The remainder of the album’s 13 songs is the moon man flying completely solo. These alone are enough material for a full length and their effectiveness varies throughout. Where he succeeds most is when he harkens back to that “Why Not?” attitude from his mixtape days and decides to have fun. Whether he’s almost two-stepping on ‘Dance 4 Eternity’ or finding an endearing groove on ‘Kitchen’, this is where KiD CuDi the solo act shines. He even throws in an ode to his 2009 debut standout ‘Heart of a Lion‘ by repurposing its melody for the penultimate ‘The Commander’. Moments like this or the spitfire rapping of ‘Does It’ or even the melodious ‘Mature Nature’ feel more like an artist remembering the past without trying to cheaply recreate it.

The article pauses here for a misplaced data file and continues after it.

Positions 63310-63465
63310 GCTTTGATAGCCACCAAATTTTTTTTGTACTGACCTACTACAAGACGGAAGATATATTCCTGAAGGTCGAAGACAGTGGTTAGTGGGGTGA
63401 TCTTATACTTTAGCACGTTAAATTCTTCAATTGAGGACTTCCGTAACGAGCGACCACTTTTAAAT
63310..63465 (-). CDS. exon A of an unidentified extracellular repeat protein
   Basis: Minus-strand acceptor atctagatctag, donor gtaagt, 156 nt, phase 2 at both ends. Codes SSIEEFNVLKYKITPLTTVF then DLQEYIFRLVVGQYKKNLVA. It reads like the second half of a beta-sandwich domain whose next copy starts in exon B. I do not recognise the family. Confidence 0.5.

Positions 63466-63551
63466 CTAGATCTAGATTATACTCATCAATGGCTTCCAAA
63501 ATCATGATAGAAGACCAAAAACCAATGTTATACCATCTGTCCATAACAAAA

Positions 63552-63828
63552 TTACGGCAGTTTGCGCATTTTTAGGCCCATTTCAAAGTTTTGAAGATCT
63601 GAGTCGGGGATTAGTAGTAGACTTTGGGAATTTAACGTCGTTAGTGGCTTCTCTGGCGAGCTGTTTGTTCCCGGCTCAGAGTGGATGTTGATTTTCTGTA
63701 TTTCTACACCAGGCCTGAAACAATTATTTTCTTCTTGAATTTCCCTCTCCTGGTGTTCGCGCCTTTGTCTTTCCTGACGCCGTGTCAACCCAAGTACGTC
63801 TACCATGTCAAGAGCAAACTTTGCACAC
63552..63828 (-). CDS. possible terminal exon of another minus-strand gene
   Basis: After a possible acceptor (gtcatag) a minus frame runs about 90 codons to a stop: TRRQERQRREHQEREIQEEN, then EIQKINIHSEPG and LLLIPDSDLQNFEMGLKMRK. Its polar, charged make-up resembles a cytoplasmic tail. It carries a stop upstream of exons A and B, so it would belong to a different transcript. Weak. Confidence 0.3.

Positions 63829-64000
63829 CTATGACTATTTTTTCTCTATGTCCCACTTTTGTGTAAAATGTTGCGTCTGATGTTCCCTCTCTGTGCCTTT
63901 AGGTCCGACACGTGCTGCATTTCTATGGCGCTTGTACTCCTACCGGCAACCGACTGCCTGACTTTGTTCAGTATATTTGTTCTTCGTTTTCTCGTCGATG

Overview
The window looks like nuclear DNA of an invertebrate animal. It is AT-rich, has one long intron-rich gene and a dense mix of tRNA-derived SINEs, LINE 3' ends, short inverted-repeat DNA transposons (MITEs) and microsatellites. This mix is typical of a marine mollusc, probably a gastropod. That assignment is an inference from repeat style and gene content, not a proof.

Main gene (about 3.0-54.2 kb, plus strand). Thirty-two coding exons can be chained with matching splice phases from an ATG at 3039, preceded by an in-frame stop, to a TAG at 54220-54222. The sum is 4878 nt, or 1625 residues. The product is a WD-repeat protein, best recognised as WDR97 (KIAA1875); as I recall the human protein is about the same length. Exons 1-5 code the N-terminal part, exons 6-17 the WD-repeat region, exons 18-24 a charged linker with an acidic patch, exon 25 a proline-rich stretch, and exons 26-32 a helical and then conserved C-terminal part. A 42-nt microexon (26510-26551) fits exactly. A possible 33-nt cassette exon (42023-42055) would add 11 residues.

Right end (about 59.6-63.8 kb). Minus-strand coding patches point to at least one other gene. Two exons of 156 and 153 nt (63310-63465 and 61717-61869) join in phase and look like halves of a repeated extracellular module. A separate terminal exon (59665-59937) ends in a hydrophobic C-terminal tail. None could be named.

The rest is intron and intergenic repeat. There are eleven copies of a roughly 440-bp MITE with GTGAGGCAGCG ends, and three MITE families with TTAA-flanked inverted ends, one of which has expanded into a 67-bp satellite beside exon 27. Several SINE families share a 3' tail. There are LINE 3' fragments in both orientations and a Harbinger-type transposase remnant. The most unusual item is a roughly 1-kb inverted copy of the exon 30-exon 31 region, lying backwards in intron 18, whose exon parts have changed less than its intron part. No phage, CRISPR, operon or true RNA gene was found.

Another theme that pops up frequently is the demons that KiD CuDi is battling. ‘Swim in the Light’ is the strongest instance of this. With a beat that could have fit seamlessly on the soundtrack to the 2011 film Drive, CuDi’s vocals are a match made in heaven. Where the album begins to fall apart is when some of the tracks take what could have been an interlude and stretch them into nearly 5 minute exercises in drudgery, as on ‘Releaser’. There are still engaging musical elements here like the piano that closes out the previously mentioned track, but sitting through 5 minutes of aimless moaning to reach them is too much to ask from the listener. This starts to become one of the albums final recurring themes; song length. Many of these tracks could have benefitted had they been cut tighter to the 2-3-minute mark as opposed to their current 4-5 ones. This would have kept listeners engaged for the long haul of multiple listens as opposed to the long haul of one full listen that can sometimes feel like a chore to get through in its entirety.